Although this looks similar to the FHS the goal is totally different. In my system, a package has to have a symbolic link put in /opt/bin to all of it's public binaries for it to work from the command line. Likewise, proper symbolic links have to be set in /usr/share/man for the man pages of the package to work properly. This same principle applies to a number of other directories including /etc/opt for configuration files and /etc/sys/init/rc.d/init.d for packages that use the services of initd.

The figure schematically shows both the way the packages interface with the system as well as a specific examples. The reason for going to all of this trouble is to clarify, simplify and limit the points of contact between any packages, both programs and services like httpd, and to emphasis the breaking of the system into clearly defined components which can be isolated, added, removed or even replaced with other components easily.

The final major new feature of the system is the addition of the /lib/vendor directory. This is intended for kernel modules or other drivers available from vendors. The goal is to provide a standard place for vendors to put their drivers even if they are available in binary-only format. This should encourage vendors to write drivers for Linux and eventually give away the source code for that driver, when the hardware is not so cutting edge. Even if the source code is never released, replacing an existing driver is easier than writing something from scratch.


Linux and related utilities have been evolving steadily over the past few years and have grown to be an extremely robust and rich system. Standards have played a core role in this, and their evolution will be even more important if Linux is to continue increasing in popularity.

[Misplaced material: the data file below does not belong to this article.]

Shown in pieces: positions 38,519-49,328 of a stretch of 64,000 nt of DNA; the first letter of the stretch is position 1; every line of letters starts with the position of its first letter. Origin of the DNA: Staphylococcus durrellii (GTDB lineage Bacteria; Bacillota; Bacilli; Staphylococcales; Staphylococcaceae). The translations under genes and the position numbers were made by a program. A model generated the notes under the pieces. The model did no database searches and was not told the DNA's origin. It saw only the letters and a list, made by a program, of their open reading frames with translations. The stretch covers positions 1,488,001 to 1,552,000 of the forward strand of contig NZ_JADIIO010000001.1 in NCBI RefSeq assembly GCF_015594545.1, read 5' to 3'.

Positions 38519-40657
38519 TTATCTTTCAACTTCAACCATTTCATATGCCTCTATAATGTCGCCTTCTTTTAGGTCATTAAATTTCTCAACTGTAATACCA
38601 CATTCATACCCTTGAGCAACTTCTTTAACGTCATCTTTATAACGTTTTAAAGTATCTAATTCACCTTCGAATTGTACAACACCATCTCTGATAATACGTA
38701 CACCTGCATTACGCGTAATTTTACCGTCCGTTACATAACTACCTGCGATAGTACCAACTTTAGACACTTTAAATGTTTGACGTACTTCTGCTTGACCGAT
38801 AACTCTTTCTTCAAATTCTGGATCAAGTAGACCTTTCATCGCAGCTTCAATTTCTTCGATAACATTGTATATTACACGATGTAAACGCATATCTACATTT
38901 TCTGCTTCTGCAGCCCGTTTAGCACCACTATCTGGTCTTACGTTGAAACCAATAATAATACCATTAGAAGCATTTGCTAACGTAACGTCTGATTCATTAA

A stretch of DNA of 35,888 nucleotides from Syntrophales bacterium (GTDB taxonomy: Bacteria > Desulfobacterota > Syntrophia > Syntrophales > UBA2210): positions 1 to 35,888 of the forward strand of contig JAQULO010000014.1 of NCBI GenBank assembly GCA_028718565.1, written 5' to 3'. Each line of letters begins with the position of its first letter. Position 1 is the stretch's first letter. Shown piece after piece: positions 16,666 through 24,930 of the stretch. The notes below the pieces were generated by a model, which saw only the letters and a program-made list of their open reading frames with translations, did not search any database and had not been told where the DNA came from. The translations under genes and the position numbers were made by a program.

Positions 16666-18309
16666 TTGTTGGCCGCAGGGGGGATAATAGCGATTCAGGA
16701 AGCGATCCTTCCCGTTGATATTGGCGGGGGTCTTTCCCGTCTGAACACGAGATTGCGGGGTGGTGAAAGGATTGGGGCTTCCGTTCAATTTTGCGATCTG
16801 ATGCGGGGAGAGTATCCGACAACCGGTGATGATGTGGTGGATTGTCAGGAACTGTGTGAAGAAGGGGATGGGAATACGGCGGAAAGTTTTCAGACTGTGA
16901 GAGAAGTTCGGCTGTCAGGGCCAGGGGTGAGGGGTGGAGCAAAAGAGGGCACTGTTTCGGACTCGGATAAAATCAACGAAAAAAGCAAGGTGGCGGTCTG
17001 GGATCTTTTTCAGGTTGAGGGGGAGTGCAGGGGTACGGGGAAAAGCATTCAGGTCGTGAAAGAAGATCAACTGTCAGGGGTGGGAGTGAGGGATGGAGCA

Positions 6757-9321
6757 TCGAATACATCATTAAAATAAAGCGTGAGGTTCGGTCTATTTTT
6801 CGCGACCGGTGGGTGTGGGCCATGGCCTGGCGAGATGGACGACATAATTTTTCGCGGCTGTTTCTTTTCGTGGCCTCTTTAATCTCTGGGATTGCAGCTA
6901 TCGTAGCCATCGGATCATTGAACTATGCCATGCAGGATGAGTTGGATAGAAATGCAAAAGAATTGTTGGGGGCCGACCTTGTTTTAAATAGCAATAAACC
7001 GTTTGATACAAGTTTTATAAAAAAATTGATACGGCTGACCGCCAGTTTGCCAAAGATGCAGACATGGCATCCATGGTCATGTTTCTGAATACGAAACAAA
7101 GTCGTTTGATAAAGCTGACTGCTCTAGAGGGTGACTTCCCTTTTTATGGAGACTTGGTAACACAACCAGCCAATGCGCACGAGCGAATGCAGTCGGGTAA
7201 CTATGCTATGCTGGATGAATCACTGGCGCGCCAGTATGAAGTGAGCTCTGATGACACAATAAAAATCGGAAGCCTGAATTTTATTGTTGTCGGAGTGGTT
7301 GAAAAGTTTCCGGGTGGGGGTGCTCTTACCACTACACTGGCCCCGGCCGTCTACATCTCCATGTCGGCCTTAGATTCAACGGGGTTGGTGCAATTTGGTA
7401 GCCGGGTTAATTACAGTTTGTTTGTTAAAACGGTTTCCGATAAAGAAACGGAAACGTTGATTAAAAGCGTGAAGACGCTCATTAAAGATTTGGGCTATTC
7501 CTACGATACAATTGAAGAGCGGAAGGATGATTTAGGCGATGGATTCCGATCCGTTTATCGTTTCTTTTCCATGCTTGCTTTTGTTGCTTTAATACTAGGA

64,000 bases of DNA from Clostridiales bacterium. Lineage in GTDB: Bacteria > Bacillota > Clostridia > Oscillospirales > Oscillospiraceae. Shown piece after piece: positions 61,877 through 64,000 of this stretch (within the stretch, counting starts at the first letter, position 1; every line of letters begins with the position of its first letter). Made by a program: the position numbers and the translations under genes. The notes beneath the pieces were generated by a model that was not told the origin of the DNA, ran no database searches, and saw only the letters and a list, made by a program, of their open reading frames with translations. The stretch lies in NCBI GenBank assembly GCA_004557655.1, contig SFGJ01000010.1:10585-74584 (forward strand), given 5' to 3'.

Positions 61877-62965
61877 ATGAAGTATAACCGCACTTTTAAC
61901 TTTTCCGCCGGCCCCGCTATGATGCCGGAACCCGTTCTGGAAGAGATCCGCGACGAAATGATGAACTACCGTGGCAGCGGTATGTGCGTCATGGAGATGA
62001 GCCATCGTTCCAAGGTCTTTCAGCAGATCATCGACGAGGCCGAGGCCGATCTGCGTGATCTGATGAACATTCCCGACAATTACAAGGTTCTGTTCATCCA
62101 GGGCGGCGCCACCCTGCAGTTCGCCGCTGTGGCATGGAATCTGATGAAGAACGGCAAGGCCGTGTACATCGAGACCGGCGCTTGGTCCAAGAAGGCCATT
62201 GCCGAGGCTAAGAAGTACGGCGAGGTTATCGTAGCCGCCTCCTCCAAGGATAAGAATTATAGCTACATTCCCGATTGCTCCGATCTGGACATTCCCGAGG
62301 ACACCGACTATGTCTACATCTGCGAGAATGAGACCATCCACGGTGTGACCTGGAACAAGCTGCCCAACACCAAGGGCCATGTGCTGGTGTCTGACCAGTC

I have tried to highlight some points I think are absolutely essential for the continued success for Linux and Free Software in general. One major point is that as good as Linux is, it is not perfect and will have to be in a constant state of evolution. Nothing should be above change and the ultimate goal should always be speed, simplicity and elegance.

Another point I am arguing is that Linux standards should open up to companies and make it as easy as possible to add programs, services, or drivers into our system smoothly, even if they are not free. This will greatly aid in preventing any single company from monopolizing the system since other companies can make their own replacements for these components or free versions can be written.

In building my own system, I was trying to see what a system might look like when these ideas are applied. Whether Linux and Linux standards evolve to something similar to my system or not, I hope some of the concerns I raised in the article are considered and addressed by the Linux community.


Componentization for the operating system is closely related to commoditizing computers; Eric Green has a very nice discussion of both at http://www.linux-hw.com/~eric/commodity.html.